Sunday, January 20, 2008

Finally, A Simple Guide Eating Well

"Eat food. Not too much. Mostly plants." Such begins Michael Pollan's latest book, In Defense of Food. This deceptively simple phrase does a better job of communicating the essentials of healthy eating than an entire shelf of diet books at your nearest book store. Healthy eating should feel as intuitive as walking and not involve laborious lists and schedules. Of course to truly "eat food," one must first distinguish it from what Pollan calls “edible food-like substances.'’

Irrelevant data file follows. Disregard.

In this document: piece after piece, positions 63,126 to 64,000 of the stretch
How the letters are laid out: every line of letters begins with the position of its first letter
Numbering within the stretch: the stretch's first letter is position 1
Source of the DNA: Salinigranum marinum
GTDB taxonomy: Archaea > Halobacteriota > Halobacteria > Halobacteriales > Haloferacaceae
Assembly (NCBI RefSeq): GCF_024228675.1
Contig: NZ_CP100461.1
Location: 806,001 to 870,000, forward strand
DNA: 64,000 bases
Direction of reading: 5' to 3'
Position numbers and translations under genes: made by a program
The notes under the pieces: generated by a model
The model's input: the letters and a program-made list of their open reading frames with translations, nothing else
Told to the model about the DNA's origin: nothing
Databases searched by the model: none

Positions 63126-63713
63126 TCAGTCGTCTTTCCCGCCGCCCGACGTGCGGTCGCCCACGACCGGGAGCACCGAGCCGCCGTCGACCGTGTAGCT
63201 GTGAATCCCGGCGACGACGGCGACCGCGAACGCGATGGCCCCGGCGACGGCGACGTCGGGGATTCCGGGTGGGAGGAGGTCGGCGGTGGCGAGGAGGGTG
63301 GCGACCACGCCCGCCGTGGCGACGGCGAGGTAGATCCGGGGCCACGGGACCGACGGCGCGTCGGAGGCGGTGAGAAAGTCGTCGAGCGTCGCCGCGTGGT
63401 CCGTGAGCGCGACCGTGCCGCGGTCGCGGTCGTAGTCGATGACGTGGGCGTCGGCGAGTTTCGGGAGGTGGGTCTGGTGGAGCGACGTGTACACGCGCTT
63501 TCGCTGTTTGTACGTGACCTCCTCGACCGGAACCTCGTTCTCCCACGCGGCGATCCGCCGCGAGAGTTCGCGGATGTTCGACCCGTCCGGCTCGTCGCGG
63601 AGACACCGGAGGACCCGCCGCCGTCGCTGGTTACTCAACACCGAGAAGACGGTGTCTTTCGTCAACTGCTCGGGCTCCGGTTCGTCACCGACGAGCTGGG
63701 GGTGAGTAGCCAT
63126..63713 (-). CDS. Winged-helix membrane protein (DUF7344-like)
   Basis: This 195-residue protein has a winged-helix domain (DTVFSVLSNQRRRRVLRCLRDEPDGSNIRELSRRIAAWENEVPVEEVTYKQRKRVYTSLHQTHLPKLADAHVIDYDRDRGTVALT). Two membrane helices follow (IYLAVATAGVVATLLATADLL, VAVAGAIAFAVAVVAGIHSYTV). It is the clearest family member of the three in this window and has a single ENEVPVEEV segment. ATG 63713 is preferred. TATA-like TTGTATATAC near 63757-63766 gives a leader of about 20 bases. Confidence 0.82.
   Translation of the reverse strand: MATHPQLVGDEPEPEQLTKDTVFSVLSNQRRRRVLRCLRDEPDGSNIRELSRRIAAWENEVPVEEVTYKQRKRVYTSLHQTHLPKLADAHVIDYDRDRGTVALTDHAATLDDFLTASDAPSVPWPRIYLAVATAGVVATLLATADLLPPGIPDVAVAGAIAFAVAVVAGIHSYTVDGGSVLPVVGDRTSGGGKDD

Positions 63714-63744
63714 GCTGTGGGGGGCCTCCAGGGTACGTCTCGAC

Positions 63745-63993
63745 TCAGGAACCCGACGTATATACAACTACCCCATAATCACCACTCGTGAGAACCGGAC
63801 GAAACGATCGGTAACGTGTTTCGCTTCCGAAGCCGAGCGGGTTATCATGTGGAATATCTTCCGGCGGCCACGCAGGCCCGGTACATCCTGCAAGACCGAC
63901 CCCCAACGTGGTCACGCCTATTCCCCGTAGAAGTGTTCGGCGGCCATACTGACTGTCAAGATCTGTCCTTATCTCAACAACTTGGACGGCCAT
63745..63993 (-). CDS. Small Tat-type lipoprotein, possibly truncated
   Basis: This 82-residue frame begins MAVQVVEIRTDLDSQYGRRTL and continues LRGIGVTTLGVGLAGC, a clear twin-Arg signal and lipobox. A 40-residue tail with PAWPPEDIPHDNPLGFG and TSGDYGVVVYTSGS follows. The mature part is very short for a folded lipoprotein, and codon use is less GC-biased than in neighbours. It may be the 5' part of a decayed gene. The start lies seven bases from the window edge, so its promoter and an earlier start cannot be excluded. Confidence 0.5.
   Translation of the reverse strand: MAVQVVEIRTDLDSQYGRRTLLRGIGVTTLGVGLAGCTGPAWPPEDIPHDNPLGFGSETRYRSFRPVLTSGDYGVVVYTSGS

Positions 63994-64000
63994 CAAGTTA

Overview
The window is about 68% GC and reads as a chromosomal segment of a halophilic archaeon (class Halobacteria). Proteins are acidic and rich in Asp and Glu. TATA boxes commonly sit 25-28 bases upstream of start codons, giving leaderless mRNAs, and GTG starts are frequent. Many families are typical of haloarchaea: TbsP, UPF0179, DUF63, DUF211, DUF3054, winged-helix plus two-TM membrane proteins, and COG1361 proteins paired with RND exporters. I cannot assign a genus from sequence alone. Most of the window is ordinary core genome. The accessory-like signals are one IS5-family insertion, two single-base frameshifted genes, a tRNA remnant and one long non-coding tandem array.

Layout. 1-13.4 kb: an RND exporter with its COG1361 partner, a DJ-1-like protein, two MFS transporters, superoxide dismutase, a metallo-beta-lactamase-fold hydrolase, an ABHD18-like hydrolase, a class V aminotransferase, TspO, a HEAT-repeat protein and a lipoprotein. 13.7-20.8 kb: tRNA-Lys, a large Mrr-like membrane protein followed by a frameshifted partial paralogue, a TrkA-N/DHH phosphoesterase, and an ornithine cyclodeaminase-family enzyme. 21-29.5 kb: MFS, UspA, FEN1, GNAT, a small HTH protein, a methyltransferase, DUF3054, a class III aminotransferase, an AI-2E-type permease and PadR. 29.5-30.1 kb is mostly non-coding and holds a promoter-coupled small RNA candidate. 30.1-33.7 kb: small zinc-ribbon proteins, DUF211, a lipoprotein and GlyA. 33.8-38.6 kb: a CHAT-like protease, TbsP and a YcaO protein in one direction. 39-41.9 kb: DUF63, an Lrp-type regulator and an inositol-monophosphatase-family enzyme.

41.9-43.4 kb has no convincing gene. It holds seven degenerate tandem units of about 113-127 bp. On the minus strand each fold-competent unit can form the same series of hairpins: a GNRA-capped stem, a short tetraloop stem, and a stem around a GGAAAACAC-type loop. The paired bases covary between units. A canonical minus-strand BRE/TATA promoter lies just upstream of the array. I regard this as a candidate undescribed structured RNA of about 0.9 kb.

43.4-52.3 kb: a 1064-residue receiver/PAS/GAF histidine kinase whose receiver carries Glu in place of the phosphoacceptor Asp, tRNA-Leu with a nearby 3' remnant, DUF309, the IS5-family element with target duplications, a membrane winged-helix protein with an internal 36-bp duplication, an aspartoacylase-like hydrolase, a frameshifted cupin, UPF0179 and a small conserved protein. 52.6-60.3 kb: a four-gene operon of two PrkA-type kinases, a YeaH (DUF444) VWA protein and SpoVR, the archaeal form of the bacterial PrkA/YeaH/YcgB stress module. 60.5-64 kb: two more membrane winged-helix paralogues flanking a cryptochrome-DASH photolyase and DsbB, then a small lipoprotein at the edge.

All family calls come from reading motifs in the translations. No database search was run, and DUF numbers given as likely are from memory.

In his book, Pollan discusses what he calls the great American paradox: The more we worry about nutrition, the less healthy we seem to become. A brief Q&A with Pollan in The New York Times is peppered with gems like the following: "A lot of us are intimidated by cooking today. We watch cooking shows on TV but we cook very little. We’re turning cooking into a spectator sport. This process of outsourcing our food preparation to large corporations, which is what we’ve been doing the last 50 years, is a big part of our problem." To read the entire interview, click on the headline above.


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